The job offer was to come any day now, but it didn’t. An email read, “Thank you for applying, but we decided to hire another candidate.” Or

“You are a great person, but I don’t think we are right for each other. Sorry, we need to end this relationship.” Or

” I really liked your performance but we have chosen someone else.”

However, it comes, rejection stings. It signals you are not the one for whatever was needed. You were not chosen. And, while rejection is a subjective experience, it hurts because we are wired to be in relationship. A basic need is to be accepted and belong, and that is tested when rejection is in the picture.

Rejection can bring on loneliness, low-self-esteem, aggression and depression. Feelings of insecurity are heightened and once rejected, a person can become more sensitive to future rejection. Anxiety can develop as well as anger and deep sadness. When social rejection is part of the picture, a person can learn to conform to peer pressure and comply with the demands of others, even when that compliance could be dangerous or unhealthy. And in the worse cases, people who are rejected can lash out in violence, wanting revenge for their hurt.

So knowing rejection is a part of life, how do we effectively deal with it?

1) Don’t allow rejection to define who you are or determine your actions. God never rejects you. He sees your worth even when others do not. So, while rejection hurts, be careful not to allows others to define your worth.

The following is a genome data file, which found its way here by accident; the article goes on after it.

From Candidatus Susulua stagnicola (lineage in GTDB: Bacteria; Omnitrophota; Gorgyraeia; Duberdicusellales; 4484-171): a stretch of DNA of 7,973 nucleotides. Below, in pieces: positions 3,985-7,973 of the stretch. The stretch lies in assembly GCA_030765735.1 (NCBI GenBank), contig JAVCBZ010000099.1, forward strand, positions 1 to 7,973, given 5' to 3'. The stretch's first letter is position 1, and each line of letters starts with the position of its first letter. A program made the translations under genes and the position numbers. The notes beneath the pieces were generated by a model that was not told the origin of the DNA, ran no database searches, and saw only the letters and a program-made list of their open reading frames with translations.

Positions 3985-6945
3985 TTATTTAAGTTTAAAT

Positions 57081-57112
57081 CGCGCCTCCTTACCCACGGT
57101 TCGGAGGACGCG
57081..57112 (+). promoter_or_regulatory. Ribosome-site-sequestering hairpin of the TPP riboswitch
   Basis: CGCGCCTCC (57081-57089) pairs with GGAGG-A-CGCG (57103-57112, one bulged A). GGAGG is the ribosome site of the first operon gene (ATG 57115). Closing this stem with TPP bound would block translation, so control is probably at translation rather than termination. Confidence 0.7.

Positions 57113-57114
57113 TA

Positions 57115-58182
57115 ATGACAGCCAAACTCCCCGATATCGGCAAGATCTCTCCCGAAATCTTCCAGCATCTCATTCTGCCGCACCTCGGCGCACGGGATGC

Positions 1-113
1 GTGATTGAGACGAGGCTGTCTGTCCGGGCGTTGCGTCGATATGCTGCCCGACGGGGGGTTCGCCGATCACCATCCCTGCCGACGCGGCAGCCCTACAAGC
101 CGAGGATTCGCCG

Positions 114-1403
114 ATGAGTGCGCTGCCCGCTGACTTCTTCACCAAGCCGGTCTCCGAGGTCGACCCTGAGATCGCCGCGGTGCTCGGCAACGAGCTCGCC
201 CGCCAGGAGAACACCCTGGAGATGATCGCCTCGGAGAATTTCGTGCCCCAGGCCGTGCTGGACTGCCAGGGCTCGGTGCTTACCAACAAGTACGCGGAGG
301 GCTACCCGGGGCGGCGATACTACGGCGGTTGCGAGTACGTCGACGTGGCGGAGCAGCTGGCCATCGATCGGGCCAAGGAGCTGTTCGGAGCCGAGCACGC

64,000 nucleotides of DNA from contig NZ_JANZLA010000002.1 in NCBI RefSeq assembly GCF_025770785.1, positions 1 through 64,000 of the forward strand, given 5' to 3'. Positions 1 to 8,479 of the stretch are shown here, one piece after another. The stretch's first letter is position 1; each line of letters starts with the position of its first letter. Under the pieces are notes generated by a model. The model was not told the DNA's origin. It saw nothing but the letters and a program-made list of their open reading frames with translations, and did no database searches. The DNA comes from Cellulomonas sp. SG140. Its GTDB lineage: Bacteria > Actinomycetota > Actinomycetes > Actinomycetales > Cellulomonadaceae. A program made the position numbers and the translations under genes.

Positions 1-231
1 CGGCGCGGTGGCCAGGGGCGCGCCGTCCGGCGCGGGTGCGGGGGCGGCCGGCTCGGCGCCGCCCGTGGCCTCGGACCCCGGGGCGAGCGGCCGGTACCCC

2) Determine why you were rejected. Actors experience rejection all the time because they don’t look the part. Sometimes we are rejected because someone else is better qualified or was a better fit for a job. These are examples of rejection you can’t control. However, rejection that comes because you were self-centered, rude or arrogant is something you can control. Thus, take an honest look at the reason for the rejection and make changes where you can.

3) Forgive the person. When rejection is simply a mean response or due to someone accusing you of not being enough, do not hang on to resentment and hurt  or it will turn to bitterness and become explosive or depressing. Choose to forgive and let go with God’s help. After all, their assessment of you is only their opinion and does not define you.

4) If you become angry, deal with your anger in a biblical way–don’t give vent to it, get back at the person, or hurt them because they hurt you.  It is natural to feel like taking revenge, but  Christ in you says don’t do it. Revenge doesn’t take away the hurt and only hurts others. Take the high road of emulating Christ. You will be a better person for it (See my booklet, Breaking Free from Anger and Unforgiveness for guidelines on dealing with anger).

5) If you need to confront the rejection, do it with love and gentleness. Sometimes people don’t know they have hurt you. Other times, rejection was intentional. It you need to confront the person who rejected you, do it, but in a way that isn’t harsh, and explains the impact the rejection had on you. Understand that confronting rejection doesn’t mean the other person will be sorry or apologize. So, first decide what the goal of the confrontation would be and if it is necessary.

6) Take the pain of the rejection to God. Cry out to Him. He knows what it feels like to be rejected.  Give your pain and burdens to Him. God will never hurt you or reject you. And He wants to heal that part of you that was deeply hurt.

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